Devolution occupied huge quantities of parliamentary time in the late 1970s, as the Labour Government struggled to persuade its backbenchers to support legislation establishing elected assemblies in Scotland and Wales.
Many ministers were themselves less than enthusiastic about devolution, but had little room for manoeuvre because their party had manifesto commitments and its tiny parliamentary majority had disappeared entirely by March 1977, leaving it dependent on minor parties which favoured the legislation.
The Conservatives had supported the principle of devolution since 1968 when Edward Heath had surprised most of his colleagues by suddenly making the commitment in a speech at Perth. But by the time MT became leader, many in the parliamentary party were privately lukewarm, dubious or downright hostile. They feared devolution might damage or lead to the break up the United Kingdom, foresaw a backlash against the policy in England and predicted big tactical advantages in opposing the government's plans, so making life even more difficult for Labour. MT was certainly a sceptic about the Perth commitment, though she feared that a sudden reversal of policy would cause internal divisions, particularly with those still loyal to Heath and in Scotland where the whole party establishment was strongly devolutionist.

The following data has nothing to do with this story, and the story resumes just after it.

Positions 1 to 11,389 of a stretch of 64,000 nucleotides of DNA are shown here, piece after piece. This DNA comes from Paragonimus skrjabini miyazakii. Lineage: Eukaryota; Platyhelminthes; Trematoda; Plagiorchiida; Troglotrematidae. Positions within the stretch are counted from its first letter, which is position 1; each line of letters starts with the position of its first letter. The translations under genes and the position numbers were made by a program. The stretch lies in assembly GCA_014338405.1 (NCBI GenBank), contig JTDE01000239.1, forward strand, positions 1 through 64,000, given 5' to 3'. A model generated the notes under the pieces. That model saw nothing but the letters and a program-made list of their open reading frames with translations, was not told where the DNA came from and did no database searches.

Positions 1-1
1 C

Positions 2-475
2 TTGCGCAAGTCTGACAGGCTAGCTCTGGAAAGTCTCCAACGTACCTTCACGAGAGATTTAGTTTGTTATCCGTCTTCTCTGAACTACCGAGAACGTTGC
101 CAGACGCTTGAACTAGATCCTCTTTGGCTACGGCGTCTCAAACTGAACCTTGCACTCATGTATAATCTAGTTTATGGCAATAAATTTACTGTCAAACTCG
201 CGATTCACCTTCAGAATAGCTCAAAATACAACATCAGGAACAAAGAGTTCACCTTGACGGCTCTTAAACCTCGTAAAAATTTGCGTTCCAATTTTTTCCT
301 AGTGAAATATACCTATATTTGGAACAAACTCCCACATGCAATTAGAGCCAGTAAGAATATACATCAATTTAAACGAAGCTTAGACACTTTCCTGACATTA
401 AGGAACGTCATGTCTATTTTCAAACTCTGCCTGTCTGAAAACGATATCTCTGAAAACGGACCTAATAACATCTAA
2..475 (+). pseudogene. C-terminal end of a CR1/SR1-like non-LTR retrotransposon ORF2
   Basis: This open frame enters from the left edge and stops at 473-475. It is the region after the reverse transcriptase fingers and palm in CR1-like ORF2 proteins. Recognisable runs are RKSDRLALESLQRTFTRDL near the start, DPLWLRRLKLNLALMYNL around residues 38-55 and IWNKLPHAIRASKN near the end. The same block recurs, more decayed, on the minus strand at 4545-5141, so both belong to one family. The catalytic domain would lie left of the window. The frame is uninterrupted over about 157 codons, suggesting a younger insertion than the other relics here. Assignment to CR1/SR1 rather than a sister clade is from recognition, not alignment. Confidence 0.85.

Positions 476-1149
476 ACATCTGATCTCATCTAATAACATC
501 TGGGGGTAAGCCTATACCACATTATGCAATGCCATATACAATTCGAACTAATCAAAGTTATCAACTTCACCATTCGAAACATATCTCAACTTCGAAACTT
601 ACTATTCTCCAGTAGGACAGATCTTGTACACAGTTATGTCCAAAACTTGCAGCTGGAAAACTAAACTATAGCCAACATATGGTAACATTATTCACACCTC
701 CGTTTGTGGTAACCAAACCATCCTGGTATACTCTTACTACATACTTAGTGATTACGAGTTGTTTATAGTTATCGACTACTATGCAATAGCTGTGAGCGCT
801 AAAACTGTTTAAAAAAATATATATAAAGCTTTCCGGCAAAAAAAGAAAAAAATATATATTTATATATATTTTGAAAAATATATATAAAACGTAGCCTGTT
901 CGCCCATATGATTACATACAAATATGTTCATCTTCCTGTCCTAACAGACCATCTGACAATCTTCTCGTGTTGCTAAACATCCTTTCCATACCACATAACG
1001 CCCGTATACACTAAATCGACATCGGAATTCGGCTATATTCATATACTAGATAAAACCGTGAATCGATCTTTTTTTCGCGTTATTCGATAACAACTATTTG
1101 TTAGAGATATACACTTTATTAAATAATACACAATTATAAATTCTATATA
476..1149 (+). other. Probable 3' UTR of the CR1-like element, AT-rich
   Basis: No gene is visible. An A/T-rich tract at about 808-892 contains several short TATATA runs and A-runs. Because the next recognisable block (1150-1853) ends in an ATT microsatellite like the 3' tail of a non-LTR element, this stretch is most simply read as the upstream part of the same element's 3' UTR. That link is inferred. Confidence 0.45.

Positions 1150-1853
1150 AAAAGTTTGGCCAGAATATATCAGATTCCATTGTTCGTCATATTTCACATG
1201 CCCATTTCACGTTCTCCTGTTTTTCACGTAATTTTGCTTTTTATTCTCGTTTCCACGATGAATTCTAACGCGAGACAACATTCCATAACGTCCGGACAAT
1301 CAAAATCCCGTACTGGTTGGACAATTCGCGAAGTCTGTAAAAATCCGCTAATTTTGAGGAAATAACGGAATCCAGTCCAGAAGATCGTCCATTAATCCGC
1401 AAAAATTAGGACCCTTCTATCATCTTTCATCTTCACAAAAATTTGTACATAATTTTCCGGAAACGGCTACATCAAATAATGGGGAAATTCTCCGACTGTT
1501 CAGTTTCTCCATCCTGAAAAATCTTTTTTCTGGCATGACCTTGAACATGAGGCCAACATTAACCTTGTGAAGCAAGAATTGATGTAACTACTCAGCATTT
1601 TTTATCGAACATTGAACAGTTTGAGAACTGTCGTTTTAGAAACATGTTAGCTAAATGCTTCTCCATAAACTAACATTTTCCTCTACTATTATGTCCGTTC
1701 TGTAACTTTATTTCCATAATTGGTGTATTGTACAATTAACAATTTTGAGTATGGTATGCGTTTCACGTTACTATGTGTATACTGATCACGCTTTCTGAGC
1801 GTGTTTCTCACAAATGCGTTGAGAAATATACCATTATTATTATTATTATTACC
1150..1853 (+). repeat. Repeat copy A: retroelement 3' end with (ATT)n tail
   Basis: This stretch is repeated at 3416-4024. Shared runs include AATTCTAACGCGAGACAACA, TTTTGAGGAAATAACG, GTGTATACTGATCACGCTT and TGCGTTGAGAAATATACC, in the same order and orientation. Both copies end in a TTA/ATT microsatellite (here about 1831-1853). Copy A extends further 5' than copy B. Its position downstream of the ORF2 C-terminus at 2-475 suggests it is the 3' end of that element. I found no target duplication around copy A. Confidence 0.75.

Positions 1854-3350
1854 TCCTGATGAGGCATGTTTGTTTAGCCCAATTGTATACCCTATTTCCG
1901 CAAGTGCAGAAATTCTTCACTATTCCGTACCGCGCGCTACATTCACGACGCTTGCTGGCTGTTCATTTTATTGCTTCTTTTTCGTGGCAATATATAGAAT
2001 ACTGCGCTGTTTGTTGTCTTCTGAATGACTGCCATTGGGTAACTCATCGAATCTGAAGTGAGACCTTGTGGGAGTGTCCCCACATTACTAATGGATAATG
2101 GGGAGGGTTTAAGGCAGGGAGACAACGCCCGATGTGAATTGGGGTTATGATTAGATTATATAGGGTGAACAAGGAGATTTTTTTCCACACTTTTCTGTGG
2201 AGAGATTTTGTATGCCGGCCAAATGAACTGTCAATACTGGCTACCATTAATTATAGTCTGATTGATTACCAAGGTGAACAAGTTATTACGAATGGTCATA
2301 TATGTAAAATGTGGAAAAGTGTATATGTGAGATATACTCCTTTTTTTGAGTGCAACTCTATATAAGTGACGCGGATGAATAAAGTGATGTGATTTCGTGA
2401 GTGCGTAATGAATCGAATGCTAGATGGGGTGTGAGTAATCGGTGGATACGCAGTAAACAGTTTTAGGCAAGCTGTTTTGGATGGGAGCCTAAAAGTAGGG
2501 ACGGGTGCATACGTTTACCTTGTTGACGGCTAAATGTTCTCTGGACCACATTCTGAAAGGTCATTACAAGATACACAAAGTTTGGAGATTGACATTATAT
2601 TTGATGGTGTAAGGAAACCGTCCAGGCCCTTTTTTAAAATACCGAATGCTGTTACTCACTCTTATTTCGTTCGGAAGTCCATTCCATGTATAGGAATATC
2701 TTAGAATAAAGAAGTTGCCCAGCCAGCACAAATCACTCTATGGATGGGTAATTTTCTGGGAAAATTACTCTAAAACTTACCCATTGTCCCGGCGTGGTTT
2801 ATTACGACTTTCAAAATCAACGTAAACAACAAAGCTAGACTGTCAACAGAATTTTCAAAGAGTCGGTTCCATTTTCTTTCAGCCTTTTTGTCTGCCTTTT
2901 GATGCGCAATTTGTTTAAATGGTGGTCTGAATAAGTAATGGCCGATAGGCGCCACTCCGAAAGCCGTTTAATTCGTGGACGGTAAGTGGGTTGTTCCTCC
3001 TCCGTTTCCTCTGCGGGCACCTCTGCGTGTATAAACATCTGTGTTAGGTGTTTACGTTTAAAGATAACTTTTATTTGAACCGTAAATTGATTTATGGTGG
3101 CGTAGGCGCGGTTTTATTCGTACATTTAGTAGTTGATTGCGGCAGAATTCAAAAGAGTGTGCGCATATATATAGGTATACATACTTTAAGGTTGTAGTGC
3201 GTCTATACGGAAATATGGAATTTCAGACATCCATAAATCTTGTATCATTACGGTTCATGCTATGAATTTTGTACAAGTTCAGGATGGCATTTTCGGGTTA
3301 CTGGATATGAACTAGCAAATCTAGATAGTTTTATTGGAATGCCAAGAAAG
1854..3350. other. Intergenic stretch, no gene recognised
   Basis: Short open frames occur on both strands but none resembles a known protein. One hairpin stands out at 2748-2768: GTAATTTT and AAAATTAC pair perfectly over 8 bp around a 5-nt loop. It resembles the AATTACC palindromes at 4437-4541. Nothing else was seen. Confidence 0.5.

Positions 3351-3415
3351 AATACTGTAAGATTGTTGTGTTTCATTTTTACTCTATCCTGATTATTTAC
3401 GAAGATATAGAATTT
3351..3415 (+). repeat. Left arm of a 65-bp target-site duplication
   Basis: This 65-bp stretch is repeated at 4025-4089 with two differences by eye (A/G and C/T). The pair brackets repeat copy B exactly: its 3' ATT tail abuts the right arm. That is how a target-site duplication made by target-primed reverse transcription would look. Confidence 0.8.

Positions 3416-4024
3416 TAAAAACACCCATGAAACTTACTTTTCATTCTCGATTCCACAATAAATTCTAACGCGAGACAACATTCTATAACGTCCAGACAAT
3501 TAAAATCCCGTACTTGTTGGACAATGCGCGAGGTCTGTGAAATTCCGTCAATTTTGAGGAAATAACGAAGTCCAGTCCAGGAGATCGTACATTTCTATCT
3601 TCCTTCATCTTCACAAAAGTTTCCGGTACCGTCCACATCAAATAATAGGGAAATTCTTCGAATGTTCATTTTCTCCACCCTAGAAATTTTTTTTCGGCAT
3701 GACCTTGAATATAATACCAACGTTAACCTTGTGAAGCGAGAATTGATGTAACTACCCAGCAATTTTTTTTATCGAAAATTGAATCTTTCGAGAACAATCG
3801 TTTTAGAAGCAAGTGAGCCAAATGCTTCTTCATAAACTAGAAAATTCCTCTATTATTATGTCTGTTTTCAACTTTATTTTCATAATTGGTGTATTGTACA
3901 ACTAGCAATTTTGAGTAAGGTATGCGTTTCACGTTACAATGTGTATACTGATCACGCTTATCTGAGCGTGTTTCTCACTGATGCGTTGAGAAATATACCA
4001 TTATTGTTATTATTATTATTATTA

The issue came to the crunch at the end of 1976, when the government's Scotland and Wales Bill reached Second Reading in the House of Commons, the point at which the principle behind the legislation is examined. What should the Conservatives do?
One suggestion came, remarkably, from the Scottish National Party. A Conservative Whip, Jack Weatherill (later Commons Speaker) tells how he was secretly approached by the Scottish Nationalist MP, Hamish Watt, urging MT not to vote against the Second Reading , on the ground that: "If she does it will be impossible for the SNP to have any working arrangements with us". According to the note, Watt - who was a former Conservative parliamentary candidate - saw common ground between the two parties, particularly if (as many expected) the Conservatives were to become the next UK Government with the SNP a strong presence in Scotland. Whether he spoke for himself alone or for any of his colleagues was unclear. Certainly there is no evidence in her files of a Conservative response, and when (two years later) there were press reports of Conservative efforts to reach a deal with the SNP to remove Labour on a confidence motion, MT made an immediate on-the-record denial.
Monday, August 25, 2008
When the SNP Wanted a Deal With the Tories
The row in Scotland over the Alex Salmond interview with Total Politics and his views on Thatcherism is even more interesting when you consider that in 1976 the SNP made covert approaches to Margaret Thatcher over the Labour government's devolution bill. I've just been reading a page in the Margaret Thatcher Archives, which reveals all...